Then Home Minister Datuk Seri Syed Hamid Albar reported to Parliament that between 1999 and 2008, there were 2,571 detainee deaths in prisons, rehabilitation centres and immigration detention centres (He attributes these deaths to illnesses, fights and suicides and therefore OK). In December 2008, former SUHAKAM Commissioner Datuk Siva Subramaniam said 1,300 foreigners died in detention during the past six years due to lack of medical treatment and neglect.

Are we therefore surprised that Malaysia has been consistently ranked by the US Committee for Refugees and Immigrants (USCRI) in its annual World Refugee Survey, including in 2009, as one of the ten worst places for refugees? What about when the US Senate Committee on Foreign Relations reported in 2009, that during deportations over the past few years, thousands of undocumented Burmese migrants were sold to human traffickers in Thailand, and forced to work in brothels, plantations and fishing trawlers if they were unable to purchase their own release?

How can we be blind to this serious ill-treatment of foreigners including refugees at our own doorsteps when we can see and act on the injustice perpetrated on the Palestinians many thousand miles away?

Can we be principled and take human rights including refugee protection seriously and consistently? Refugees irrespective of their nationality (religion, ethnicity, political opinion etc) must be afforded international protection and we cannot pick and choose who we want to assist and who we want to abuse, detain or deport.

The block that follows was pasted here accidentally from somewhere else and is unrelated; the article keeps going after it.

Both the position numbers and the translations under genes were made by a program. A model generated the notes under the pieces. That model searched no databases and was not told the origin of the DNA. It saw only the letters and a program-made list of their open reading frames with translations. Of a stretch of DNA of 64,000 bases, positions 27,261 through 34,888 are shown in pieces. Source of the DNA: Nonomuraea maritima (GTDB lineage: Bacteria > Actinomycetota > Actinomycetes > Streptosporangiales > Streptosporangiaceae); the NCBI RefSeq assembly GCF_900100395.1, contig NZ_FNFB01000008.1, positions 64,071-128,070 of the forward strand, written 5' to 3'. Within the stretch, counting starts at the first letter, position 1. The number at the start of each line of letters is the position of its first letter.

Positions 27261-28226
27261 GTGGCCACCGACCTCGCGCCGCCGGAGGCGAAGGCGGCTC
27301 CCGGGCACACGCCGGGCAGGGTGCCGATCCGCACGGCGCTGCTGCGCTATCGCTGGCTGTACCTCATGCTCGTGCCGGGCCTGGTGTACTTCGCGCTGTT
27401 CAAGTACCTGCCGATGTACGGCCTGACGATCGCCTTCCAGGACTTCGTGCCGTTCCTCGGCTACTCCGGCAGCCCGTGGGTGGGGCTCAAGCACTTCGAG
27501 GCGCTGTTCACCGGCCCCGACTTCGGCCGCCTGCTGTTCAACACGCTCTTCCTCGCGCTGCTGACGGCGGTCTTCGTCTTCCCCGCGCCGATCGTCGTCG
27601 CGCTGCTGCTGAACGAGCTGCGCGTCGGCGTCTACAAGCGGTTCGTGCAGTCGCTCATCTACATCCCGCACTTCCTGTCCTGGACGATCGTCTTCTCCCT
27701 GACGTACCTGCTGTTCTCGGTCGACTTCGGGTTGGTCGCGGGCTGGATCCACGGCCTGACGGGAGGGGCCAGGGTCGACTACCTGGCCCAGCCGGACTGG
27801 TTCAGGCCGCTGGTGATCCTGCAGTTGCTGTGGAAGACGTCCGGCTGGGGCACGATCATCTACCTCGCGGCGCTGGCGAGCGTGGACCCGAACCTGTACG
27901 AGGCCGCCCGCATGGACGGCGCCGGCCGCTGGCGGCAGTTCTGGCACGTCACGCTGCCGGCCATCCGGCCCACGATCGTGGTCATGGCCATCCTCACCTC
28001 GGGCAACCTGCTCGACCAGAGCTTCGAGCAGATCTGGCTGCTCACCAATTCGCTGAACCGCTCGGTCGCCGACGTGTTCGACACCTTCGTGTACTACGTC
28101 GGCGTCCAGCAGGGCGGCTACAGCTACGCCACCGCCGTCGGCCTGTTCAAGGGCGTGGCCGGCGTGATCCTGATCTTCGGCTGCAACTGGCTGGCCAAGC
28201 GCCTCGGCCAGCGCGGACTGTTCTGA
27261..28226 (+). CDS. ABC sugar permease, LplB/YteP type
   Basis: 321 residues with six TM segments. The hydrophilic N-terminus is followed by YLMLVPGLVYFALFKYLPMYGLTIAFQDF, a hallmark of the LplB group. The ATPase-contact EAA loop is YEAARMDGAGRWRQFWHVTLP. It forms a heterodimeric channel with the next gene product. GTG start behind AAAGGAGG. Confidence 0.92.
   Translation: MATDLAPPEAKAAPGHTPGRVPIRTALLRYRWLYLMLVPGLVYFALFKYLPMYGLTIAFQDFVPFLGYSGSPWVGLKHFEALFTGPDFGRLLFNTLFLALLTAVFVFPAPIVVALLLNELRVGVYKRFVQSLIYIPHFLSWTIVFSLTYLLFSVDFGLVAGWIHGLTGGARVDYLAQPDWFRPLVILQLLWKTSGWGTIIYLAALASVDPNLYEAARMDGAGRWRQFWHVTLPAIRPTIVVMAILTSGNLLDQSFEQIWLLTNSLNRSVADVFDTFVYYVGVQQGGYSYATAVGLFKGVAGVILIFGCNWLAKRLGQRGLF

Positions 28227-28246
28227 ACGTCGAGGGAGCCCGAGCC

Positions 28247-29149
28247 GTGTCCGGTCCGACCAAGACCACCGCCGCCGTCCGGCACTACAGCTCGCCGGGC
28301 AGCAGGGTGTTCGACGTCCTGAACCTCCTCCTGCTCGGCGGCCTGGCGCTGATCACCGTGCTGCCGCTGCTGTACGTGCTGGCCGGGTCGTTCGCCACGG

Refugees are real people with real needs. At the very minimum, they need clean water, food, sanitation, shelter, health care and protection from violence and abuse. Can we not provide that? Can we not help them so they have a chance to rebuild their lives, and hopefully one day return to their home countries as preferred by most refugees?

The answer is “yes,” as even our normally unsympathetic government is capable of surprise. You might be astonished to learn that after the December 2004 tsunami in Acheh, the government on humanitarian ground issued the IMM13 work and residence permit to some 30,000 Achehnese who were then seeking refuge in Malaysia. The temporary protection ended in 2008 following the success of the peace accord in Acheh.